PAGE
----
Glover said he expects biofuel prices could one day go below the cost of petroleum and that day may not be far off.

Where is all that biofuel going to come from? Used cooking oil is just one source, or feedstock in industry parlance.

Earlier this week, United Airlines announced it signed a letter of intent with San Francisco-based Solazyme to purchase 20 million gallons of biofuel each year. Solazyme's fuel is derived from algae, one of the most promising sources of alternative energy. United said it plans to start taking deliveries in 2014. On Monday, the airline flew a 737-800 from Houston to Chicago on a 40 percent blend of  the algae-based fuel. 

Here in the Northwest, farmers are encouraged to raise camelina, a non-food oil seed that can be grown without irrigation during fallow periods on wheat fields. Phillippe Poutissou, V.P. for Marketing at Bombardier, the Canadian manufacturer of the Q400 turbo-prop planes used by Horizon, said experiments will soon be underway to grow camelina in northern parts of Canada above the latitudes where wheat can be practically grown. 

In the U.S., the Northwest, particularly Washington, is one of the most promising producers of biomass that can be converted into biofuel. According to the National Renewal Energy Laboratory, sections of western Washington, Oregon, California, Idaho and Montana could produce more than 500,000 tons of biomass each year. 

Last month, the U.S. Department of Agriculture provided $80 million in federal grants to be administered by the University of Washington and Washington State University for developing a wood-waste biomass industry. That program could restart old saw mills and other infrastructure to process the waste as it moves through a refinement process and is converted to jet fuel. It would also put people to work.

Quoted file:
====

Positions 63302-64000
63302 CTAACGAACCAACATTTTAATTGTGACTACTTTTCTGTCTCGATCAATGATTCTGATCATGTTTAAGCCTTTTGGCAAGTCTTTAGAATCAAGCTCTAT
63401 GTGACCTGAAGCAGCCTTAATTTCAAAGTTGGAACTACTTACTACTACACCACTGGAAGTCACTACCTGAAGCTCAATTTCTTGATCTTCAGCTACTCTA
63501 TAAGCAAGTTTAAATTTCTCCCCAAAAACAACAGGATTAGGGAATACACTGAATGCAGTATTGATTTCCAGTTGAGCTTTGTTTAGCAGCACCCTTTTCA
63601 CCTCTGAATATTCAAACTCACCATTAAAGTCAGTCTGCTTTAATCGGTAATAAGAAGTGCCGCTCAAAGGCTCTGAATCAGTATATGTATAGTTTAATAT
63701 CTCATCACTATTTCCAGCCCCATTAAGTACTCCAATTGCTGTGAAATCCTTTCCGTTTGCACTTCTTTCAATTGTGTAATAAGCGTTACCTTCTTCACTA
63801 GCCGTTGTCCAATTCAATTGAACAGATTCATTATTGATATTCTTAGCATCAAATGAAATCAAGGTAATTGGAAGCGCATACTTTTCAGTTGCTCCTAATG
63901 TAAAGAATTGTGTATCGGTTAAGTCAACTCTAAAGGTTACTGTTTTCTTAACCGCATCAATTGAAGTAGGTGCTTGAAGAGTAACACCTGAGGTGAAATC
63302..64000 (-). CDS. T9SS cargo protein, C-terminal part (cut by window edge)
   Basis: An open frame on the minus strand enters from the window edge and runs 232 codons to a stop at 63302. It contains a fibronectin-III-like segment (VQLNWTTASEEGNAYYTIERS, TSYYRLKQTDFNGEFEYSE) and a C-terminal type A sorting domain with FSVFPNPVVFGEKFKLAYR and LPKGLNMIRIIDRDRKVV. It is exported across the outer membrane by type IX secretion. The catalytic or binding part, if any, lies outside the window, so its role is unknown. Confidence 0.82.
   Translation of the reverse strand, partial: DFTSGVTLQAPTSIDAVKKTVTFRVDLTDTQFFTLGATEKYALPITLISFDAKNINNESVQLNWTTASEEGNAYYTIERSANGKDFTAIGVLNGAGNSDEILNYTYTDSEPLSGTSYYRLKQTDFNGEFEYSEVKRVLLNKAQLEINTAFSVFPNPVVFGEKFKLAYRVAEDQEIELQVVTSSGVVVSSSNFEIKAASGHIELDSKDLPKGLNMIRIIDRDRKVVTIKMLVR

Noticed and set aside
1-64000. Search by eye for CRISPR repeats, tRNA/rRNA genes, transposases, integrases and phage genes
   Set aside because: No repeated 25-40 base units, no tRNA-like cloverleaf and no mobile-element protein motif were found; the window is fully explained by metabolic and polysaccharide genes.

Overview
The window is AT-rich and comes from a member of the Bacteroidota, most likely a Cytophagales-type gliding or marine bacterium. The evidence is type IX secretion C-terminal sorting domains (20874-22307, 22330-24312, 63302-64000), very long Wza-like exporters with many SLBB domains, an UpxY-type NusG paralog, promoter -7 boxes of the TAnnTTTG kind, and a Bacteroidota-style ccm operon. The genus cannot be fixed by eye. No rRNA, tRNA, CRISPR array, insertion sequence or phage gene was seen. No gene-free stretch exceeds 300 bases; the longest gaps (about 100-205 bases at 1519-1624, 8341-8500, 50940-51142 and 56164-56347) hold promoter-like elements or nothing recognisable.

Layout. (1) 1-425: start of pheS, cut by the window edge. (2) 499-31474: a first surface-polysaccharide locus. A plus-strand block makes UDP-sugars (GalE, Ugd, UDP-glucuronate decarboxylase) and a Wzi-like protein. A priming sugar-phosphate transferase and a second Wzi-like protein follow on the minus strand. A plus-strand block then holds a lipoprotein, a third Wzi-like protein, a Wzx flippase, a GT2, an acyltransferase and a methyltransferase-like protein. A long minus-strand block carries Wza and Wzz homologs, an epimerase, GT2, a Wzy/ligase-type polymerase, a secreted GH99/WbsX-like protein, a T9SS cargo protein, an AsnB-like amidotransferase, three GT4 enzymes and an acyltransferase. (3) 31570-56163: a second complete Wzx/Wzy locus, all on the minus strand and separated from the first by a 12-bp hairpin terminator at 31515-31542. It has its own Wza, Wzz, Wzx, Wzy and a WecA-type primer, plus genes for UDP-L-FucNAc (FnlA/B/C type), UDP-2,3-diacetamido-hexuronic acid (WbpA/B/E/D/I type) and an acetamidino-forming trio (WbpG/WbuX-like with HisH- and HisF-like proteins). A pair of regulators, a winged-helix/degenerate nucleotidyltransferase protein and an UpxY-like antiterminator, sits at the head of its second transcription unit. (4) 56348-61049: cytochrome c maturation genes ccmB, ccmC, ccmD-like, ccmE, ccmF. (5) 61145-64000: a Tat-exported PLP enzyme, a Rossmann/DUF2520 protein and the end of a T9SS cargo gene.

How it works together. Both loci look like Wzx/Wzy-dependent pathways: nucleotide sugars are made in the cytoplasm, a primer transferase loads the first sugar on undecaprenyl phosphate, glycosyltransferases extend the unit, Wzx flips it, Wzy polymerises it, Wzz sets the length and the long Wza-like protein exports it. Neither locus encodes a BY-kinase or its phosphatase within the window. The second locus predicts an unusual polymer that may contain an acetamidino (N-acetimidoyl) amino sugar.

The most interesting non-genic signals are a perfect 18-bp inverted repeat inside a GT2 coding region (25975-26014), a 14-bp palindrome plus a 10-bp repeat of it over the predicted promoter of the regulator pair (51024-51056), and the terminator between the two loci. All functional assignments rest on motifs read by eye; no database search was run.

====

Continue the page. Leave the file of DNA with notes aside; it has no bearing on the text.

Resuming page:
What are flights powered by biofuel like? I flew on Horizon flight 2181 to Portland on Wednesday, one of the first two Alaska biofuel flights and the first use of biofuel to power a scheduled flight aboard a regional aircraft.  

On board, Peggy Hawker said she likes the environmental benefits of biofuel.

"I think it's a good idea, I hope it works. and I hope the prices do go down,"  she said.

Biofuel promises to reduce the carbon footprint for airlines. While biofuels emit carbon, the plants they are derived from consume carbon dioxide as they grow. The biofuels also may produce less soot and particulates than oil-based products as they are burned. And the industry has promised to only exploit biofuels that don't compete with food crops like corn.

To make sure everything about biofuel was up to snuff before passenger flights started, last week Horizon technical pilot Steve Bush tested the Bombardier Q400 by putting it through its paces.

"It proved to me there was no difference, between the two fuels. We did a flight with the baseline jet fuel, and then we did a flight with the biofuel," he said.

Would biofuel make passengers nervous? There were plenty of announcements on the intercom on Wednesday that flight 2181 was a historic biofuel flight, but most passengers dozed off once airborne.  

"It's been in the news enough, I think people are used to the idea that the technology is there, so we were ready for that, but I don't think we anticipated a lot of resistance at all," said Chief Pilot LaMar Haugaard.